Warplanes: Reaper Gets A Bigger Pair


January 20, 2012: UAVs, like manned aircraft, undergo constant upgrades to improve capabilities, reliability or both. Case in point is a fairly simple upgrade to the landing gear of the 4.7 ton (max takeoff weight) MQ-9 Reaper. The change enabled the landing gear to handle 30 percent more weight on landing. This is important because that means a Reaper can come home with more unused fuel, or weapons. This can be critical if a Reaper develops some kind of problem shortly after takeoff. It's sometimes difficult to find a place to quickly dump fuel or weapons so the stricken Reaper can land. That means you risk a landing gear failure and a crash landing (plus a big fire and exploding missiles). The new landing gear not only allows landing a heavier Reaper but allows 12 percent more weight on takeoff. That amounts to about half a ton of additional fuel, weapons, or sensors.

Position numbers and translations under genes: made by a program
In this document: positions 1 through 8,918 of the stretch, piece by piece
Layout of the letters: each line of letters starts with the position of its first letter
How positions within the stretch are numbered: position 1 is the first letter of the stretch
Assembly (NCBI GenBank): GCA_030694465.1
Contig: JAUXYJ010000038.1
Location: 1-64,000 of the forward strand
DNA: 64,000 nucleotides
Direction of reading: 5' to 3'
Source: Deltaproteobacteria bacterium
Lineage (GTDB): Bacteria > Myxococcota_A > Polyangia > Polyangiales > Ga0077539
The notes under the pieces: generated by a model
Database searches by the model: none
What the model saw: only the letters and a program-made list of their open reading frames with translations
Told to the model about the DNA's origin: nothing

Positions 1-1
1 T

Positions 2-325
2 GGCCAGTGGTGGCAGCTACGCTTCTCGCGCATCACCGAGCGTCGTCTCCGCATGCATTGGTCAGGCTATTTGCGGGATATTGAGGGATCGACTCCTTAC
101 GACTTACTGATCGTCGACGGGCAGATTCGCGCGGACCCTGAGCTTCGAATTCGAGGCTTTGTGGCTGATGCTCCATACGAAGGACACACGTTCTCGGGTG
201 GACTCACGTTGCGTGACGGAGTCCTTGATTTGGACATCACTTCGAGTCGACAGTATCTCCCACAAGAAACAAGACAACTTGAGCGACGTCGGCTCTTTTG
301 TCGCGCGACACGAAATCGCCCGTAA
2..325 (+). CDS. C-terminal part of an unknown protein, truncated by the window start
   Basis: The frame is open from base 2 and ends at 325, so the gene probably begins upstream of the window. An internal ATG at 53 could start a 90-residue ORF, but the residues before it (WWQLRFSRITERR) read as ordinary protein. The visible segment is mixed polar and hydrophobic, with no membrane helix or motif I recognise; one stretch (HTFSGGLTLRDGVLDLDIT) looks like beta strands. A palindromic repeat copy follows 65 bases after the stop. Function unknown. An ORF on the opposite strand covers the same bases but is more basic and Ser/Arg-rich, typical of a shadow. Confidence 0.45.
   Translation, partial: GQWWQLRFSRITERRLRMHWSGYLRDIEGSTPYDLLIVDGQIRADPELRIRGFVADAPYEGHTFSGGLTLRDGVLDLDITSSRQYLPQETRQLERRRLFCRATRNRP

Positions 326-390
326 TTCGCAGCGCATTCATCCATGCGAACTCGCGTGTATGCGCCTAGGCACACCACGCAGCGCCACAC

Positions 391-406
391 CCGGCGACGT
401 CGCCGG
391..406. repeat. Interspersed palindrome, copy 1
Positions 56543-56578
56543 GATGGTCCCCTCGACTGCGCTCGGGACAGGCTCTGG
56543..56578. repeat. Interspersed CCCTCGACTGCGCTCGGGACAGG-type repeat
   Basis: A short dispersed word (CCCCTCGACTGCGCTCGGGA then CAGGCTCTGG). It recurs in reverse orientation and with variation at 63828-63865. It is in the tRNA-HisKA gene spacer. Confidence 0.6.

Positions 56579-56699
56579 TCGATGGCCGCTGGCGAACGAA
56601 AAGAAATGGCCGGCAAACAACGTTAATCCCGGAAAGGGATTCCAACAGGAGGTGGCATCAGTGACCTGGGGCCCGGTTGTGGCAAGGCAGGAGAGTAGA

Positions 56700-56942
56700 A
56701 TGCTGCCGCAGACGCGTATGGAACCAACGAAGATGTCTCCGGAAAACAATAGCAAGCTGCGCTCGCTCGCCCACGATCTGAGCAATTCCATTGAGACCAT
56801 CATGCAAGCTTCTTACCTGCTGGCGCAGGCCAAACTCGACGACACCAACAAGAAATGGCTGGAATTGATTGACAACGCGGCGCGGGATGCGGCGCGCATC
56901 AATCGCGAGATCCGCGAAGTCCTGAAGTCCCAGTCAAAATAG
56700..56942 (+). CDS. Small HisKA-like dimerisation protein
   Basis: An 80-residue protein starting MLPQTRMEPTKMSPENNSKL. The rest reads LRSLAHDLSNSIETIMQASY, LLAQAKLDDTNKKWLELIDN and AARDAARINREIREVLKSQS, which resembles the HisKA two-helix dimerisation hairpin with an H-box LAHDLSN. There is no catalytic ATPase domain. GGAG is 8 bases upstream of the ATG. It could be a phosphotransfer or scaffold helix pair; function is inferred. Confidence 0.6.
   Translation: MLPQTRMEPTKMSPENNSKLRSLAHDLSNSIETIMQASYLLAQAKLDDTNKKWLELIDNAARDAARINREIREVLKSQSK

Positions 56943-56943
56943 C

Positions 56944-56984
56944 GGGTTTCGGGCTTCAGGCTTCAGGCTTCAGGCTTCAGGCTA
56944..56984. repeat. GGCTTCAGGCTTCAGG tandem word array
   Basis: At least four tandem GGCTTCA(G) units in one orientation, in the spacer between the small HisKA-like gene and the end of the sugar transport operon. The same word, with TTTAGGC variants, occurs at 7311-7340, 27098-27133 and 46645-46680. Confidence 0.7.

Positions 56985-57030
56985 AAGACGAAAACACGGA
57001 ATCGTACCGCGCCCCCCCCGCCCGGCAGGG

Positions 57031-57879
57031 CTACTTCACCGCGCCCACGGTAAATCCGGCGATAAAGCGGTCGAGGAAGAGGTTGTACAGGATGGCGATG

Even smaller UAVs, like the ubiquitous Raven, benefit from constant upgrades. Over the last few years several major improvements have been introduced. One was a "fail safe" mode, where a Raven that lost contact with its operator would immediately head for where it was launched from. After that came a location beacon, so that if one crashed over the hill it could be quickly found. Another improvement was a digital data link, which made it easier to encrypt the video feed, and made it possible to operate 16 Ravens within range of each other, rather than only four. There were also upgrades to the controller, making it more like a video game controller. This made it easier and quicker to train new operators.




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